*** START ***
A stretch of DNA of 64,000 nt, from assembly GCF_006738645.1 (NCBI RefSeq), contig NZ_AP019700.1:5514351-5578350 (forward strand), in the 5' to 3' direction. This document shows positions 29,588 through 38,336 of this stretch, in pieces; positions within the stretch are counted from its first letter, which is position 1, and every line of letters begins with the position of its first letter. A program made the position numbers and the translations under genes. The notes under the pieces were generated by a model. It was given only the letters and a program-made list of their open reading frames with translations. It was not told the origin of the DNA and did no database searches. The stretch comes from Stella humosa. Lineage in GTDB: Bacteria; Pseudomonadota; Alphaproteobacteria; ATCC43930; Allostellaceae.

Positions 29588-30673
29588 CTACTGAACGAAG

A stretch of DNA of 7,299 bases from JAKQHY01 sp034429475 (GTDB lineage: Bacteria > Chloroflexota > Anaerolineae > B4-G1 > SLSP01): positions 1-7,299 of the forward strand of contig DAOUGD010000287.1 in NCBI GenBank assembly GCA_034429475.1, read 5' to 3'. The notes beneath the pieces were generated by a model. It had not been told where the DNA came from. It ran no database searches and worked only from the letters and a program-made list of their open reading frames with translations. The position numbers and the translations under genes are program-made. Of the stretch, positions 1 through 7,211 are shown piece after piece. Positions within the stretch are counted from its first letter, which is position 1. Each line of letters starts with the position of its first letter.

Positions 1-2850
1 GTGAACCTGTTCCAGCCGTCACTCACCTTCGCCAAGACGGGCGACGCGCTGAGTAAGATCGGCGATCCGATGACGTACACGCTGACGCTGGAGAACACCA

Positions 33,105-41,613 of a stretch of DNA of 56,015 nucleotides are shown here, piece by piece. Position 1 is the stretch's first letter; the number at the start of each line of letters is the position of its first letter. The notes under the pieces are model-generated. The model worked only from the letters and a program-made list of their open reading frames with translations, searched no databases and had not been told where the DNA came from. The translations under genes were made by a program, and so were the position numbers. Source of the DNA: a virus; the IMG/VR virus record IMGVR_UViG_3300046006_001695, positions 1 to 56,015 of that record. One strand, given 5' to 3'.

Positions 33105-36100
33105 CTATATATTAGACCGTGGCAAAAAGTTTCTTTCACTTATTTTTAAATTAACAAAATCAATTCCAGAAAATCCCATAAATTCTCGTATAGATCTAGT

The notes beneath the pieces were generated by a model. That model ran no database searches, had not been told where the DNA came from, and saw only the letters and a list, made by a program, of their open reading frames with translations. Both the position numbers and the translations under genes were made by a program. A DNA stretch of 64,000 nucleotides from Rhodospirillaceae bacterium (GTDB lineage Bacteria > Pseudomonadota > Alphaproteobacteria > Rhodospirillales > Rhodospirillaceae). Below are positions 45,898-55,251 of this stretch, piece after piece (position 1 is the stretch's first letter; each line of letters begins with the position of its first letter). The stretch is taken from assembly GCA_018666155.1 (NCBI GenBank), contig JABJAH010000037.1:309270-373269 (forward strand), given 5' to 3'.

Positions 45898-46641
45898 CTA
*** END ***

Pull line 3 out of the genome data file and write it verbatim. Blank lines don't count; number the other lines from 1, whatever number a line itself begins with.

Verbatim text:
29588 CTACTGAACGAAG